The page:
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GPS Satellite Transits — Observable?

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#1 JoeInMN

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Posted 14 August 2019 - 08:03 PM

I had Stellarium Mobile open on my tablet at work today, and noticed that (if the simulation was accurate) a satellite identified as GPS BIIRM-8 (PRN 05) was going to transit the Sun. I took a screenshot from Stellarium Desktop when I came home. Location is downtown Minneapolis, MN. Cropped, so ignore the FOV figure. Would this thing have been big enough to be visible in, say, a 102mm scope at high enough power? I'm guessing it would have been a very tiny speck, but these satellites move so slowly that it would have spent something like forty-five seconds in front of the Sun, and might have made an interesting video target.

 

190814_gps_transit.jpg

 

I've had my Baader film for months, but with the Sun the way it is currently, I haven't been much motivated to make a filter before this November's Mercury transit. I guess I really should get on that, just in case something else interesting comes up. Not that it would have done me much good today, when I was at work...


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#2 Eddgie

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Posted 15 August 2019 - 08:13 AM

I have a doubt that it could be seen.

 

These are much smaller than the ISS, but more importantly, they are in medium earth orbit at about 20,000 km (12,000 miles).  The ISS is by comparison orbits at 350 km.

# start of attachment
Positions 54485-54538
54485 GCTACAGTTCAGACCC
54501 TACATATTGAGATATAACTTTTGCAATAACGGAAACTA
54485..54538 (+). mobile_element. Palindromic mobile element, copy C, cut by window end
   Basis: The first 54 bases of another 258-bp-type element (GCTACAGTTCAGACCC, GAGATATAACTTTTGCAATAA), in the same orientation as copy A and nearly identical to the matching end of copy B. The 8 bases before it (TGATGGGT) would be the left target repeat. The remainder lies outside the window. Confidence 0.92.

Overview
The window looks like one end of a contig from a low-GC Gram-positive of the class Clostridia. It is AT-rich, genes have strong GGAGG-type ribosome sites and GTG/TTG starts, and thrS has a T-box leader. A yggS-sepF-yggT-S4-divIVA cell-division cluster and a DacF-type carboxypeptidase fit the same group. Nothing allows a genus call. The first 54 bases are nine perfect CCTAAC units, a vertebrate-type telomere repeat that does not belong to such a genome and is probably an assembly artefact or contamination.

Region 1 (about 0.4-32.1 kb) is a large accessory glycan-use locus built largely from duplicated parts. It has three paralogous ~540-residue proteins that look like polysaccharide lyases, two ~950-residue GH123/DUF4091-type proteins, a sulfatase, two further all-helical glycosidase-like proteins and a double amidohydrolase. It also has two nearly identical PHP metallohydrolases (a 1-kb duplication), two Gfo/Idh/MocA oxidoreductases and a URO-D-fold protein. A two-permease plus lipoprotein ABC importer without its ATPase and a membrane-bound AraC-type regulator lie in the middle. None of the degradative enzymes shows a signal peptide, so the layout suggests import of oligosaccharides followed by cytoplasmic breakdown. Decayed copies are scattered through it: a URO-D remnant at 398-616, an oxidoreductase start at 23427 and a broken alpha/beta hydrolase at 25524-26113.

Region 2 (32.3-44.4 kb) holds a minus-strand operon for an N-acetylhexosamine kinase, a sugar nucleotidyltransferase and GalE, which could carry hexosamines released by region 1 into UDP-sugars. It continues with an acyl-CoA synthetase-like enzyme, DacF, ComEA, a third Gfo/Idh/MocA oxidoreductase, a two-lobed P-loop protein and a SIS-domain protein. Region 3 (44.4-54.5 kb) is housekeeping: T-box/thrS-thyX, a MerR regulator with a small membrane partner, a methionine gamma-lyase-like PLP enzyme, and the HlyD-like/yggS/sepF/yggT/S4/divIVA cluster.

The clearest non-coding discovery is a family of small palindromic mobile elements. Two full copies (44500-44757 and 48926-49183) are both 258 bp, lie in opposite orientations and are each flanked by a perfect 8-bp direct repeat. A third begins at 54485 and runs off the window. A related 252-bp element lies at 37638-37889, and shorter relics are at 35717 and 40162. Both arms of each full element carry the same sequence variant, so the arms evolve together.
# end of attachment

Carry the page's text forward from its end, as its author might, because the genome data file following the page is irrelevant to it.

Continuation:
Still, I would not rule it out for a ground based instrument, though I think you would need more aperture than 100mm.  

 

Each solar panel on a Block III satellite is about 5m, so if you added the entire width of the panels and bus, you would probably get an angular size of 30m, so at 20,000 km, the angular size would be a little over 5 arc minutes.

 

The height of the panes is also about 5m, so in the other aspect, the angular size would only be about .52 arc seconds.

 

The problem though is that these figures are for a "solid" surface, and the configuration is two panels to a side with the bus between.   

 

For this reason, we would probably be better as taking the size of a pair of panels, and these are about 5m by 12m. Now we have about .52 arc seconds by about 104 arc seconds and at this size, I think that it would be beyond detection in a 100mm scope.

 

There is also this.    Not only is the size small, but the first rule of contrast transfer is that a bright line against a dark background will appear wider than it is, but a dark line against a bright background will appear narrower than it is.

 

If we consider the two panels to be a small "Dash" that is .52 arc seconds wide when stood on end, we can see that diffraction of the aperture is going to make the .52 arc second height (now called the width) diminish to something far less than this.

 

Now I think it would be possible to image with an amateur size instrument, but I think you would need to be imaging, and I think you would need to be several times the aperture you have. 

 

But I am after all just guessing.  I have never tried to see it with a 100mm instrument, or any size instrument to be perfectly fair about it.  


Edited by Eddgie, 15 August 2019 - 08:16 AM.

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#3 SkipW

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Posted 15 August 2019 - 11:29 AM